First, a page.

Bruce Mansfield, MD of Eftpos, said the company had signed an agreement with FIS to build the new hub which was designed to process millions of eftpos transactions every day, and streamline the work associated with product enhancements, such as eftpos contactless, online, and mobile payments.
Mansfield said the hub would replace a network of complex bilateral links between financial institutions and merchants which started when eftpos cards were first launched in the Australian market in the 1980s.
“This new hub has the potential to be one of the most significant developments in Australia’s payments industry since eftpos cards first entered the market almost 30 years ago,” Mansfield said.
“It will not only help us to get our products to market much faster, but it also aims to significantly reduce the costs associated with product implementation for the industry as a whole. It means that any system changes or product enhancements will be done once centrally, rather than requiring participants to make multiple changes.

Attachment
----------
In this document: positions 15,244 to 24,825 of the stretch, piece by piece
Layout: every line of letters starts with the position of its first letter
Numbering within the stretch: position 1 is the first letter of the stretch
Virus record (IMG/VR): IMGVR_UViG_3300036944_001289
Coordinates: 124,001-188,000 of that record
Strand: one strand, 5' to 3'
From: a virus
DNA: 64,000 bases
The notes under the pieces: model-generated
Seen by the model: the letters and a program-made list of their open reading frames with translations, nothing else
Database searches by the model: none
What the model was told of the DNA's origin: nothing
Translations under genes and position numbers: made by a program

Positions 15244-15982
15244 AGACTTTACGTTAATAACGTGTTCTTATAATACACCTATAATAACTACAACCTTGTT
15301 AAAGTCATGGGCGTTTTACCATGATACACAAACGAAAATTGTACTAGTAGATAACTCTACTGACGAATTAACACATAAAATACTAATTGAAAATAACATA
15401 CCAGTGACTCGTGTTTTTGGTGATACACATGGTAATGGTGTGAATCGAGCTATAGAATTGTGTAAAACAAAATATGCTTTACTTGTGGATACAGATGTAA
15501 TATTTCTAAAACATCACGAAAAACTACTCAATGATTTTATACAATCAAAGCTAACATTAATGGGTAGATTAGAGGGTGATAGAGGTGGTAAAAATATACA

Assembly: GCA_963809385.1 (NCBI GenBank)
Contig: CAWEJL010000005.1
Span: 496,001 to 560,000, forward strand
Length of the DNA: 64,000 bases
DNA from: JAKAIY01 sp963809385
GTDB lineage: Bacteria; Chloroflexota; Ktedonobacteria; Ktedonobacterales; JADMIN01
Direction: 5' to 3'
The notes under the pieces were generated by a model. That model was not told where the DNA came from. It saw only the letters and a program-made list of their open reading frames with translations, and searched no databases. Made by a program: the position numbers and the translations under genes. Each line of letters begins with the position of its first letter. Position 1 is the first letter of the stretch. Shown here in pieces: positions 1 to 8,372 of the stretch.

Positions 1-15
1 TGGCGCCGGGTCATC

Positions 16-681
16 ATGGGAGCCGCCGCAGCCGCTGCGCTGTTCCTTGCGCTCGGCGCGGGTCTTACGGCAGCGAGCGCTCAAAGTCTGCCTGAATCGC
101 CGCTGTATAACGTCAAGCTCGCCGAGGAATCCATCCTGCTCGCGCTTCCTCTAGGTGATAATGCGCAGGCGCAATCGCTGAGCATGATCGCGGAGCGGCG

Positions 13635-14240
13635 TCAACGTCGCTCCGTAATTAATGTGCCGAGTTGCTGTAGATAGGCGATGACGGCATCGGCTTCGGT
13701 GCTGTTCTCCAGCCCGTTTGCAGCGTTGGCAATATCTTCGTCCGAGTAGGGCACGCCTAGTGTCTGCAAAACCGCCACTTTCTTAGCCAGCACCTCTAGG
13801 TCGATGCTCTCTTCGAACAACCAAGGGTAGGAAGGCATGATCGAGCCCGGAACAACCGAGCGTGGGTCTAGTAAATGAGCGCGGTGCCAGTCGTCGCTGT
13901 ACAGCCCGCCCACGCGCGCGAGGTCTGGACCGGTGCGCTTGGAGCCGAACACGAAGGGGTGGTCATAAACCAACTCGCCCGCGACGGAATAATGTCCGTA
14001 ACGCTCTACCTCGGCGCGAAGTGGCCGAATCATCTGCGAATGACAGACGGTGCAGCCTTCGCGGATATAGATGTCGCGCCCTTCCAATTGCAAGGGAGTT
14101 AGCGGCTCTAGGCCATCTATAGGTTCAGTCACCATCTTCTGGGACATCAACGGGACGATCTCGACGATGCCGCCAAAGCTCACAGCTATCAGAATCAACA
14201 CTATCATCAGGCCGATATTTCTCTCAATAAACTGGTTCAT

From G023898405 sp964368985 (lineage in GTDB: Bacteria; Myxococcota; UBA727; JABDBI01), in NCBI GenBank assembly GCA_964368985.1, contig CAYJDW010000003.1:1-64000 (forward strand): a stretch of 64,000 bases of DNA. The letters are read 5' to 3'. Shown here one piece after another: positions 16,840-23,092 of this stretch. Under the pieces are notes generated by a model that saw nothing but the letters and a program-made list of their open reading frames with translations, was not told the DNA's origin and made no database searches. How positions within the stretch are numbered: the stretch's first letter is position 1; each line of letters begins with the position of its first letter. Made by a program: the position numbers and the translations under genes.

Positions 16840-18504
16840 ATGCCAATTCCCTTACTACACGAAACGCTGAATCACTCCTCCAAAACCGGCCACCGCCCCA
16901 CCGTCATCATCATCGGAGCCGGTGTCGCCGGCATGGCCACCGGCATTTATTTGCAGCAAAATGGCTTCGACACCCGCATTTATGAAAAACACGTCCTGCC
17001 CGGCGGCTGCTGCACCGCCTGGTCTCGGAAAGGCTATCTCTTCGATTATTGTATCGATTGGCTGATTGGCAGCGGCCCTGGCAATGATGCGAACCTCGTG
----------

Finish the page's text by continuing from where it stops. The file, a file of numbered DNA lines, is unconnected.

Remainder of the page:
“Over the past three decades, eftpos has been a trusted, secure and accessible payment option for Australian consumers and merchants and we are determined to see that remains the case into the future. This project will help us to retain local choice and competition in the Australia payments market as we move to new technology platforms such as mobile and online.”
The decision to award FIS the eftpos hub contract followed a rigorous tender process and many months of detailed analysis and planning.
Mansfield said eftpos expected the first industry players to be connected to the new eftpos hub in 2014.